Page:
Retargeting typically involves placing a “pixel” or “cookie” within a website that tracks the activities of visitors across the internet. In one common strategy, visitors who abandon a shopping cart are followed as they visit other websites. Advertisements for items in previously viewed, but not purchased, are then displayed. The advertisements may offer the products at a discount to entice the viewer to make a purchase.
The technology is available for a variety of platforms, including Google Adwords and Facebook Ads. Other forms of retargeting involve using lists, such as contact information, to provide ongoing incentives to individuals to make purchases.
Digital advertising technology firm Criteo, not surprisingly, is an advocate of retargeting. In sponsored content, the firm claims that 96% of web visitors won’t purchase anything on their first visits, so providing retargeting ads can help boost sales.
CMS Wire, meanwhile, reports that individuals that view retargeting advertisements are 70% more like to make purchases than other individuals. On one hand, the higher success rate isn’t surprising because retargeting, when done correctly, presents advertisements that are highly tailored to individuals interests, as determined by web surfing activities.
Yet, numerous challenges, including attribution as well as the more practical aspects of determining when ads should be displayed, exist for marketers.
Software advertising company Nanigans recently surveyed 100 retail marketers who collectively spent $16.7 million on advertising last year, reports Click Z.
The firm asked the marketers if they believe some of their sales attributed to retargeting would have occurred without retargeting. Eighty-three percent said yes, but 75% of marketers said they had no data to back up their answers.
Marketers are afraid to test the impact of retargeting. To conduct a test, they would likely have to stop using the technology and then see if sales decline, which isn’t a solid business practice, maintains Adam Helfgott, CEO of MAD Network, an ad-tech ecosystem. He says that retargeting is a form of “spray-and-pray” marketing.
Deciding the frequency and the content to be displayed is another challenge. Some marketers make the mistake of displaying ads for items that viewers may have just purchased, which is a wasteful use of advertising budgets, reports SearchEngine Journal.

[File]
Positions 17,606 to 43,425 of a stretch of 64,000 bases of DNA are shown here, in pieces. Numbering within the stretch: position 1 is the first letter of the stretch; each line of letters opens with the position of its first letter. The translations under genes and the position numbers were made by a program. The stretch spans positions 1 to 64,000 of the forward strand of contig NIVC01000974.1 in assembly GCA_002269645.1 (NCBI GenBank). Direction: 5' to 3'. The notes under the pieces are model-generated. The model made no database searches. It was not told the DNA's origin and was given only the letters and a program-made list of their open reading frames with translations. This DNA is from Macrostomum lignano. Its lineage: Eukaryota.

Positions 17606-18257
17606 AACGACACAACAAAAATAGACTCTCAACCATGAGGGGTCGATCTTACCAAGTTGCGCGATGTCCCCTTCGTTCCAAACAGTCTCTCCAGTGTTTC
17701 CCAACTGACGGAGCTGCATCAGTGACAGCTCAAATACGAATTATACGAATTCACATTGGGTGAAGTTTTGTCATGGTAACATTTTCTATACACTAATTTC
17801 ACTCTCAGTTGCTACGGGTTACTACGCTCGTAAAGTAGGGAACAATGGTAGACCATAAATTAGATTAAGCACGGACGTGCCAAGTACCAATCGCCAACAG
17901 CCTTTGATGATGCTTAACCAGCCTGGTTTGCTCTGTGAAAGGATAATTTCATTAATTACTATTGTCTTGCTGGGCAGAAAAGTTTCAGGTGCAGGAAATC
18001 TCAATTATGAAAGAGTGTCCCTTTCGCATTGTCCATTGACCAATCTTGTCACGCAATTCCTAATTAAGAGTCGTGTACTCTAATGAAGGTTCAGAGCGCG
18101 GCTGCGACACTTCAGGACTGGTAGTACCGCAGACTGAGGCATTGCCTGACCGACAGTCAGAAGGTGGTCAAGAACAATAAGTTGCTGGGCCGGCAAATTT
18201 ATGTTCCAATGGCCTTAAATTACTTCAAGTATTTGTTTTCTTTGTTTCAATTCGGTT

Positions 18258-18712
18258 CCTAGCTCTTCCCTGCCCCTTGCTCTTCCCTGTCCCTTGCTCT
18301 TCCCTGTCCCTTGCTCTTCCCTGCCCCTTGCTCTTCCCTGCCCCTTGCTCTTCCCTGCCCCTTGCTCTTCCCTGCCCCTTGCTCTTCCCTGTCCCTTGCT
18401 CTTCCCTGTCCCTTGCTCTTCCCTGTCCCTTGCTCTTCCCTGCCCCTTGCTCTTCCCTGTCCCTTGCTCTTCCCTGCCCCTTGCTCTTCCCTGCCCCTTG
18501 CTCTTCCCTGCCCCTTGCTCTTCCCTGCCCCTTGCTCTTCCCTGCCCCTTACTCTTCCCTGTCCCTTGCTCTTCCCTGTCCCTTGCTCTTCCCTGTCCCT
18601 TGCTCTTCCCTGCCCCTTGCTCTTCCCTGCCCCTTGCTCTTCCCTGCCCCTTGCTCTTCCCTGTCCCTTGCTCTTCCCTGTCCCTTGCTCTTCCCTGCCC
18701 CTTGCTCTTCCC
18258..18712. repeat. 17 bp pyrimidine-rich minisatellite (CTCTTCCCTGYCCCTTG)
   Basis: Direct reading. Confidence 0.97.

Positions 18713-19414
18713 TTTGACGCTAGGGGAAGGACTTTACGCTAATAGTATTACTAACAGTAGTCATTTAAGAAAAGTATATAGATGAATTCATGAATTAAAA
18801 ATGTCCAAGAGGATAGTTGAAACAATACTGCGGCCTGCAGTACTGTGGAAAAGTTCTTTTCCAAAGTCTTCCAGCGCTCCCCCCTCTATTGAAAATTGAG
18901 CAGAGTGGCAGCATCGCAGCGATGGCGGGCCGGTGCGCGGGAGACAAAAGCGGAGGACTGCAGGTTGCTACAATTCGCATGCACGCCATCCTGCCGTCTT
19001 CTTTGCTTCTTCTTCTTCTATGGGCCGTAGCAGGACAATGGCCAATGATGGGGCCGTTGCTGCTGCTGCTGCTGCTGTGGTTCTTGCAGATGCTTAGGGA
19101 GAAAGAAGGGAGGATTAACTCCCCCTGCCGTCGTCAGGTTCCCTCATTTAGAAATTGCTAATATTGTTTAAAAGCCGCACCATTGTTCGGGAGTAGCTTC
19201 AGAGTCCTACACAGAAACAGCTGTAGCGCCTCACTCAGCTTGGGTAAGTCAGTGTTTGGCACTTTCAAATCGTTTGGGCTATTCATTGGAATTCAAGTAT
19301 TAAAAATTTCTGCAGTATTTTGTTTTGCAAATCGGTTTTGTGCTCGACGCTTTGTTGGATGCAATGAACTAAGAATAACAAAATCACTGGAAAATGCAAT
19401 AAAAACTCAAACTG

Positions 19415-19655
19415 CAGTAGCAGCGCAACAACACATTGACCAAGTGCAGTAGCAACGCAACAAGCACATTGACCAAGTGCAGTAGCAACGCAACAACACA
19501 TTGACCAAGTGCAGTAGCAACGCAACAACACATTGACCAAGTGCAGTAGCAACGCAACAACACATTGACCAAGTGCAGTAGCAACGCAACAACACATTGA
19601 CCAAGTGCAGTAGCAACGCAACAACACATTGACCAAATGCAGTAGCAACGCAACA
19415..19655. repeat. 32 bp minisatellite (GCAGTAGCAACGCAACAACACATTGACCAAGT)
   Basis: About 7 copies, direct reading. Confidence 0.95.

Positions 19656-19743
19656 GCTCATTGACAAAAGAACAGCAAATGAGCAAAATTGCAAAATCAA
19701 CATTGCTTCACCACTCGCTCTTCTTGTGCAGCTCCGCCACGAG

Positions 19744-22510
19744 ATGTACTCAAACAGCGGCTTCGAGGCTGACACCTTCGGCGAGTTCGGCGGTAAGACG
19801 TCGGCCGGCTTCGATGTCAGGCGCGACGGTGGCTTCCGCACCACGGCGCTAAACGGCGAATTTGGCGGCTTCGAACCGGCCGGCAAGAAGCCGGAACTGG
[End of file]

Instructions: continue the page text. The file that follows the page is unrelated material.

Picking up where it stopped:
Bad retargeting, furthermore, can damage brands, according to Marketing Land. In one survey, 77% of respondents say they receive too many retargeting advertisements. The publication reports that billions of dollars are wasted annually on retargeting that is isn’t effective.
Amazon.com may be addressing that problem with the launch of its own retargeting service. Rather than just pitching ads based on individuals’ recent web activities, the online retailer is seeking to use its massive database to provide more targeted advertisements. MarketingLand also maintains that working with identity programs, such as loyalty programs, can be more effective.
Among critics of retargeting is Pressboard, a native advertising company. The firm is proposing a unique alternative to retargeting—images of cats, reports ADWEEK.
Web surfers who are tired of retargeting advertisements can go to www.IWantMoreCats.com and click on a button that will replace the ads with pictures of cats, says Jerrid Grimm, founder and CEO of Pressboard. Grimm adds that Pressboard technology can help brands have their stories displayed on major publications in just seconds.
The firm’s goal is to help brands market with native content rather than pop-up retargeting advertisements. Grimm reasons that once there are no more pop-up ads, viewers will need to fill the space once taken by the content with images of cats.